As of late, it’s been quite difficult to shoot the breeze on college football without the monster that is conference realignment becoming a prominent talking point. That was the case entering the 2023 season, but it’s colossally worse this time around, as the upcoming shift will completely eradicate the Pac-12 and its 20 percent stake in what was formerly known as the Power Five.
Along with the 12 Pacific programs splitting up, we’ll also see two of the most historically dominant programs in college football history, Oklahoma and Texas, leave the Big 12 for the SEC (a league widely considered to be the toughest in the college football landscape).
And then, on top of them, we have the American Athletic Conference’s SMU Mustangs climbing the ladder, hitting Power Five status for the first time ever by joining the ACC.
So yes, 2024 is going to have quite a lot of familiar faces in unfamiliar places. Are we as fans bound to experience the negative effects we’ve often seen tied to that fact? Perhaps. However, you must admit that it does make for some interesting storylines. In fact, I’ll take things a step further: it’s going to do so in more ways than you think, and sooner.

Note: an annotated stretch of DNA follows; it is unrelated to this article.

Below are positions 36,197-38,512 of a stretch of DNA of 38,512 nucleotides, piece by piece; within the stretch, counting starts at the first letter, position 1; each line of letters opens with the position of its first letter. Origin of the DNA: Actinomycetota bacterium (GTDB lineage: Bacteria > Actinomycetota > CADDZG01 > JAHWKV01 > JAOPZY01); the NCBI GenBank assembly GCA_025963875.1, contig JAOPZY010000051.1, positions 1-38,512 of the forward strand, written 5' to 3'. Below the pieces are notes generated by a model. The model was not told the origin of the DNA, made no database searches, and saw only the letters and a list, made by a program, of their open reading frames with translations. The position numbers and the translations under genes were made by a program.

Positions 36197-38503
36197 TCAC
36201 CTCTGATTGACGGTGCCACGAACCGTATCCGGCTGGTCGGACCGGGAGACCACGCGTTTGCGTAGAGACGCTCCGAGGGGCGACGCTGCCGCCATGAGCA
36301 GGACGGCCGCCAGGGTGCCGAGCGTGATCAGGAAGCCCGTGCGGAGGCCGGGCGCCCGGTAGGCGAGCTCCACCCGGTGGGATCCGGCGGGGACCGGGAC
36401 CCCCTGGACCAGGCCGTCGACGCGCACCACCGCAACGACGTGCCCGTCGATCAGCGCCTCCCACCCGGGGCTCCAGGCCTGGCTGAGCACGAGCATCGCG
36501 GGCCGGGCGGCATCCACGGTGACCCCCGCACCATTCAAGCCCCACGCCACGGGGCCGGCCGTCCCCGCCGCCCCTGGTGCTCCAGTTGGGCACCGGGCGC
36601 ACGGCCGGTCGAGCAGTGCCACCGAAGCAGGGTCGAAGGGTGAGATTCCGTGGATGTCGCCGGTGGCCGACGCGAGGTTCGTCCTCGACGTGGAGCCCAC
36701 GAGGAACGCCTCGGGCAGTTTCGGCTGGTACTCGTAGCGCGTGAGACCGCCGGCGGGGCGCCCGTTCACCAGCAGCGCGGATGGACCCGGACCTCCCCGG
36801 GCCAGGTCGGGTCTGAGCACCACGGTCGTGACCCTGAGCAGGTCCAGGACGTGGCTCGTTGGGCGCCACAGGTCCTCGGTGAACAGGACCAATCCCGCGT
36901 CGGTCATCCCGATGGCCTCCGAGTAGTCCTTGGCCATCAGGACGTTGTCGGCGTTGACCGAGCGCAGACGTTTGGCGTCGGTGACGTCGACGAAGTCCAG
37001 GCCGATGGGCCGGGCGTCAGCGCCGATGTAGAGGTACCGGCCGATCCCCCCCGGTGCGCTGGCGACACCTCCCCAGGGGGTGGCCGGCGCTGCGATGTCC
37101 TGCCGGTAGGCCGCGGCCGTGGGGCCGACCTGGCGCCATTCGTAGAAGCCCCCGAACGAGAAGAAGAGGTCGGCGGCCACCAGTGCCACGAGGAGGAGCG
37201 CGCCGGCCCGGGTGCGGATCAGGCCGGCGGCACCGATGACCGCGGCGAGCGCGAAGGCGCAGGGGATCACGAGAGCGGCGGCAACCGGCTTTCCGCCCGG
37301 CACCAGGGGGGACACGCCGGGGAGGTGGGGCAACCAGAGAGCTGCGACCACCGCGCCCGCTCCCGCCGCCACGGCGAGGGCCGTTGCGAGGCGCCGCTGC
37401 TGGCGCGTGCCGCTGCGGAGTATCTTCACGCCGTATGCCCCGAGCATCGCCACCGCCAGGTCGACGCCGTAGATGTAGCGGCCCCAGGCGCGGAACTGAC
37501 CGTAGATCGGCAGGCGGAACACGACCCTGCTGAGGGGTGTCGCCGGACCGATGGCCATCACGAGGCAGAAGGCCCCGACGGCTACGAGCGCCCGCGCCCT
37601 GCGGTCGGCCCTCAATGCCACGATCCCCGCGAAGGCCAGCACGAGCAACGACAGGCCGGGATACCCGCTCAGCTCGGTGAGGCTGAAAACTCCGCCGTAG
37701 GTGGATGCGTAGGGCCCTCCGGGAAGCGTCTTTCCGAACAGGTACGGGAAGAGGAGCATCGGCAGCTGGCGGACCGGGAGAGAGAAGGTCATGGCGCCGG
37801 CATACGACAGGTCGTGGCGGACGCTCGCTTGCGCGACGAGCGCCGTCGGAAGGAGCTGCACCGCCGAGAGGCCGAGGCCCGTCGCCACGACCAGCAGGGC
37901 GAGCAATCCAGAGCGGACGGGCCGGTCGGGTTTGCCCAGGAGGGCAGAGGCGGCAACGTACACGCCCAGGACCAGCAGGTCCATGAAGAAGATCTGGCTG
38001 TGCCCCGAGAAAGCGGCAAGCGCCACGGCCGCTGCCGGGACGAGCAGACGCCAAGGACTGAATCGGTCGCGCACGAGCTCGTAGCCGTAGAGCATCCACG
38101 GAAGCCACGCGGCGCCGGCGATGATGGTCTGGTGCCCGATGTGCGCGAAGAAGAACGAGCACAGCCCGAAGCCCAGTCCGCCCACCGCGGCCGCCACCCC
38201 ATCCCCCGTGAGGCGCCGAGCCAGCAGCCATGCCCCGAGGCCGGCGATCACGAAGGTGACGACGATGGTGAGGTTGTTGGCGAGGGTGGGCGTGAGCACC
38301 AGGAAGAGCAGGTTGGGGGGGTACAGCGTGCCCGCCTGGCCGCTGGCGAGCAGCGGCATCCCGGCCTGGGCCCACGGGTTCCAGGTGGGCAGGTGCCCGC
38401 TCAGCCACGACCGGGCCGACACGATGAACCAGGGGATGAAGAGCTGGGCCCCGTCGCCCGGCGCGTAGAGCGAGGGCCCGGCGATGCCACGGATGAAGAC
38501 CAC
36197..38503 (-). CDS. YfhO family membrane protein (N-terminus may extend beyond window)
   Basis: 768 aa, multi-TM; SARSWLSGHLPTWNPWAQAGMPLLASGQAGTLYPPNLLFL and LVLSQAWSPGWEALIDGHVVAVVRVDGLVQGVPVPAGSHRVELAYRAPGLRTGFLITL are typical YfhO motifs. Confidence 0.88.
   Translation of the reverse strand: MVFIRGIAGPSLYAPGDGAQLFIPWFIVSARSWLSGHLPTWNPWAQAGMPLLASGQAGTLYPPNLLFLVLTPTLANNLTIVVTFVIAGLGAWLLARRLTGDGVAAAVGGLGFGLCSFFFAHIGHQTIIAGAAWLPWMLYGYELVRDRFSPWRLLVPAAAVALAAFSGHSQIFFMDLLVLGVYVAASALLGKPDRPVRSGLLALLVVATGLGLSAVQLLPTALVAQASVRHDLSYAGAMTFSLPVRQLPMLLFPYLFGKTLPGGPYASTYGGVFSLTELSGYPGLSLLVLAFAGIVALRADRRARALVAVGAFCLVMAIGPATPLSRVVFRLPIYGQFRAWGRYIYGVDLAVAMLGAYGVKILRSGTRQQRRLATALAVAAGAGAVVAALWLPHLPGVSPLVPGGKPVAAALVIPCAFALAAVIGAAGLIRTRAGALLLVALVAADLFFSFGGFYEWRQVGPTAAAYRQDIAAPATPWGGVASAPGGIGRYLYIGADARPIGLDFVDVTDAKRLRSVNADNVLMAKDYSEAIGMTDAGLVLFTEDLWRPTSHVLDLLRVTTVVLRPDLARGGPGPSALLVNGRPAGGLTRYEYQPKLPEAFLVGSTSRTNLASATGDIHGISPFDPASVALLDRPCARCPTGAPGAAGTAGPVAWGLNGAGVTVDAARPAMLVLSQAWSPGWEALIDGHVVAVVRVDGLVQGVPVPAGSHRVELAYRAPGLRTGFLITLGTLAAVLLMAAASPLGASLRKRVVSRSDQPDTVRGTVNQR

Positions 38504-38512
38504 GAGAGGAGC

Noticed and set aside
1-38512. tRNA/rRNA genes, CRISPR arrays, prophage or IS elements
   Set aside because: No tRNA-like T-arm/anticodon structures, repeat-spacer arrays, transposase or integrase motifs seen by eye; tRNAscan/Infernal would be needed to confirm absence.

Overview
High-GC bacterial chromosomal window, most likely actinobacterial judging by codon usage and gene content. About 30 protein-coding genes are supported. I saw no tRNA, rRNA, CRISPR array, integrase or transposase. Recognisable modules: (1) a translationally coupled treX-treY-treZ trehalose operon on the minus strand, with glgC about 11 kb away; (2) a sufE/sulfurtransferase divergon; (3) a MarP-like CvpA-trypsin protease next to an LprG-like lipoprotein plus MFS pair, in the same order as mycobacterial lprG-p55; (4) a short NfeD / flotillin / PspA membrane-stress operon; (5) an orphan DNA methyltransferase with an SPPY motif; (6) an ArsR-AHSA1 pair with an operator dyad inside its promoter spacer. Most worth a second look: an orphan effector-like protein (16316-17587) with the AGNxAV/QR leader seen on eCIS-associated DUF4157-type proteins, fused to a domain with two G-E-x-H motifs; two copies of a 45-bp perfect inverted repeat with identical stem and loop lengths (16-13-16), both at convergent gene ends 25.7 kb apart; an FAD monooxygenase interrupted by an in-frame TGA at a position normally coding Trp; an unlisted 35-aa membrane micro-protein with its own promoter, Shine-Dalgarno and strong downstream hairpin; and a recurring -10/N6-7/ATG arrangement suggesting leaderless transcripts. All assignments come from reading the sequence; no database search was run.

For most people, the only sources of optimism to choose from are revived rivalries and what could eventually become new ones, and though both are cool, some of the teams included in them are far more watchable than that, and not due to just a couple of noteworthy opponents here and there. Rather, it’s captured by their entire 2024 schedules.
There are three teams in particular that I wish to look at today in hopes of proving that point — Texas, Washington, and SMU. Why these teams? Because they all have one thing in common: They’re each executing their move to a new Power Five league while coming off a conference championship win. And why does that make them so special? Because it highlights visible superiority over their former leagues.
With all of that in mind, I challenged myself to find out which squad is the best-equipped to win its new conference in 2024. Asking that of any of them is obviously a tall order, as they are all relocating to conferences that are considerably tougher than their previous ones, but that’s where the fun comes in: If one of them were to pull it off, which would it most likely be and why?
Unfortunately, the mission was not as challenging as I had anticipated, yet the result of my research would likely raise a fair amount of eyebrows without context — it’s Texas.